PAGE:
• Select speakers from different perspectives to give balanced presentations.
  • Before finalizing speaker selection, discuss panel content and purpose to ensure that potential speakers understand the purpose of the panel discussion.
  • Ask panelists to state their points concisely and clearly, mindful of the limited time for each panelist.
  • Anticipate questions from both the audience and panelists.
  • Defer comment and questions from the audience to panelists.
  • Provide ample time for individual presentations, statements, general discussion, and Q&A.

Peer Review Publications

Poster sessions.

Posters present a visual display of work on poster boards. Presenters should be able to provide a scholarly introduction to their work and be prepared to entertain the viewers’ questions.

  • Include both charts and pictures.
  • Develop an eye catching format and design.
  • Brevity works best, both for what is on the poster and for answering visitors.
  • Have a one-sheet handout for the main take-away points, including your contact information.
  • Have business cards available.
  • Be prepared for many repeats of your 60-second verbal summary.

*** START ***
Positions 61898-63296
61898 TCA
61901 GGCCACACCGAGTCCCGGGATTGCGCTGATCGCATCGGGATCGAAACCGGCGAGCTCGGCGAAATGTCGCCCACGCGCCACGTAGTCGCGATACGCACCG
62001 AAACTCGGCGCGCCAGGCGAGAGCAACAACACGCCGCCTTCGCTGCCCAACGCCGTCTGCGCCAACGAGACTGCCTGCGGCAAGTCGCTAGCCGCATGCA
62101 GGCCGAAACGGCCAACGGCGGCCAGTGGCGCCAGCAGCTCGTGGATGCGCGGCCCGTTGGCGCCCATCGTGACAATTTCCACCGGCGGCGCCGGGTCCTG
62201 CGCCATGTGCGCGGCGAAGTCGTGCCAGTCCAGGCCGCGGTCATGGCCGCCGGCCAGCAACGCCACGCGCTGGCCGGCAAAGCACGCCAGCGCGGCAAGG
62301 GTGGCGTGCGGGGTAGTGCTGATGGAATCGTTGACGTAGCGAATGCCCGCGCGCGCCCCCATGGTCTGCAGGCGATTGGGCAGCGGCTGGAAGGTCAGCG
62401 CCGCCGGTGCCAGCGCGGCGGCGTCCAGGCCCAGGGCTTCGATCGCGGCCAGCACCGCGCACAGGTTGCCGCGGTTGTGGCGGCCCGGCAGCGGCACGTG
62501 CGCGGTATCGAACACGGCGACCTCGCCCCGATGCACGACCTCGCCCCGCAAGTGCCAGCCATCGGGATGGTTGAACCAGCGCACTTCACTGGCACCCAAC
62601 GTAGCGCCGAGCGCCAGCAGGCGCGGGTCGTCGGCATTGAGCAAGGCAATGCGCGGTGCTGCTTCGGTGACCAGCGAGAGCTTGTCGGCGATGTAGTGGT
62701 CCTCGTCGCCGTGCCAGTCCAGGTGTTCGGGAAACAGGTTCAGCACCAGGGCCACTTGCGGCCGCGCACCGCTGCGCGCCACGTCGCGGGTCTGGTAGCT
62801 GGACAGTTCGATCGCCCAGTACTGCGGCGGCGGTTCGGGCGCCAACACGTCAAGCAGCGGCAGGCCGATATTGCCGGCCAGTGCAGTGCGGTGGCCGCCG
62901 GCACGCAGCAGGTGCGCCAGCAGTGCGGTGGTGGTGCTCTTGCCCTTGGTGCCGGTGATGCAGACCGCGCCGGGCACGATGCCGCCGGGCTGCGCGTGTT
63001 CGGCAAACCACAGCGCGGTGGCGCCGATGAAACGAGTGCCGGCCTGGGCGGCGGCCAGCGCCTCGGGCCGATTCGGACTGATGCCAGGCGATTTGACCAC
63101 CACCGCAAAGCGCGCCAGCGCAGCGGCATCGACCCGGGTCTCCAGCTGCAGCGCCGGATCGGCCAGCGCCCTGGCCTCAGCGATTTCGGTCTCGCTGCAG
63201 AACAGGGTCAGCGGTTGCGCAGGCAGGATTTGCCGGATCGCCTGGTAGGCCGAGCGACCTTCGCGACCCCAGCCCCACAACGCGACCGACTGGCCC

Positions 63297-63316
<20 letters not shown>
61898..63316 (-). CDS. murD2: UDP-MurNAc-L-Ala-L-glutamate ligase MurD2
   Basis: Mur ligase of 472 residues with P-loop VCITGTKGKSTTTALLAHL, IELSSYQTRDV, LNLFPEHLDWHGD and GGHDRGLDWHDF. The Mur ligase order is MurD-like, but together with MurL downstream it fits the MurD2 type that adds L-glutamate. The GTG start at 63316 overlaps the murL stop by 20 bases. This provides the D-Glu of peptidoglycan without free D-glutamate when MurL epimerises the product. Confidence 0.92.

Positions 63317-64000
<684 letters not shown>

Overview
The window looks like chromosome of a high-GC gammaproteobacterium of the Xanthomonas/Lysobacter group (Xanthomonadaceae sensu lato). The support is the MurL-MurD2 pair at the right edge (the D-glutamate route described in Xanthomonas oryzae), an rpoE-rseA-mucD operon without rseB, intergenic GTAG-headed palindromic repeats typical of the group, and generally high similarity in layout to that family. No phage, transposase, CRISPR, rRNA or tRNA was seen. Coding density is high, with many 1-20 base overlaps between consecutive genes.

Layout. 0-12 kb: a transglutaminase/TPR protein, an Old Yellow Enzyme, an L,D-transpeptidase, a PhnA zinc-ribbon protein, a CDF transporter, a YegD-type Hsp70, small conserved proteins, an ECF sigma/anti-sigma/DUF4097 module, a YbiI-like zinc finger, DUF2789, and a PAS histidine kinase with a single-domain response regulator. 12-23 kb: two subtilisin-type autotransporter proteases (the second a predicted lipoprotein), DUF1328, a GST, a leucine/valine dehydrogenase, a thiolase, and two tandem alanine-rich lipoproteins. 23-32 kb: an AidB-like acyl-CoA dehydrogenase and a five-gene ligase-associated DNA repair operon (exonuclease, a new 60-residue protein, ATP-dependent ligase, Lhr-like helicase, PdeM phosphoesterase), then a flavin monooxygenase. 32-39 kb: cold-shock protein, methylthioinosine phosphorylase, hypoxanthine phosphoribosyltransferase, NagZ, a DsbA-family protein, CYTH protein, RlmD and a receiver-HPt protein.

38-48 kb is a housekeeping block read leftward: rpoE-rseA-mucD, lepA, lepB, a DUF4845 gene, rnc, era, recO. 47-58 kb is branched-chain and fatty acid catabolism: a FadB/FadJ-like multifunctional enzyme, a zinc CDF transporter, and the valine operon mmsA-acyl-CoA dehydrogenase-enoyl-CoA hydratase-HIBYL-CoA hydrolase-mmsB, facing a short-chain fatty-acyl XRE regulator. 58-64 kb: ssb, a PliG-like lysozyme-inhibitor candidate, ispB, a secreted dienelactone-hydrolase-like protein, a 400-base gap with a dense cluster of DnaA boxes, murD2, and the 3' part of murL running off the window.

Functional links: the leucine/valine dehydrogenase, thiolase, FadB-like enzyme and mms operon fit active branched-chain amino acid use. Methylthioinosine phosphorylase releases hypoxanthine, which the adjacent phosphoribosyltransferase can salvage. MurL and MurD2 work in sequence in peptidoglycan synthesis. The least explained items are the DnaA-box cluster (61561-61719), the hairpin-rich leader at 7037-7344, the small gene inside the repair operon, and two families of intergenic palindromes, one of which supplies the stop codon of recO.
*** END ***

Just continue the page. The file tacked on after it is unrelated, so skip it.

• Expect fast and furious turnovers.
  • Balance the content – not too sparse but not too detailed and complex.

PowerPoint Use in Presentations

Using PowerPoint or any slide programmed should be viewed as a supplemental visual tool for many types of presentations.  They should not be treated as “the” presentation.

  • Don’t read from the slides.
  • Look at the screen as little as possible.
  • Present from knowledge and experience, not from the slides.
  • Slides should be limited in numbers and complexity.
  • Charts, graphics, pictures, and other inserts should be simple and visually clear.
  • Sound, video, and images add value, if content relevant.
  • Use bullet points. PowerPoint slides do not need full sentences, and should never have a paragraph full of information.
  • Use images effectively. You should have as little text as possible on the slide. One way to accomplish this is to have images on each slide, accompanied by a small amount of text.
  • Slides provide focus and guidance, not full details.
  • Never put your presentation on the slides and read from the slides.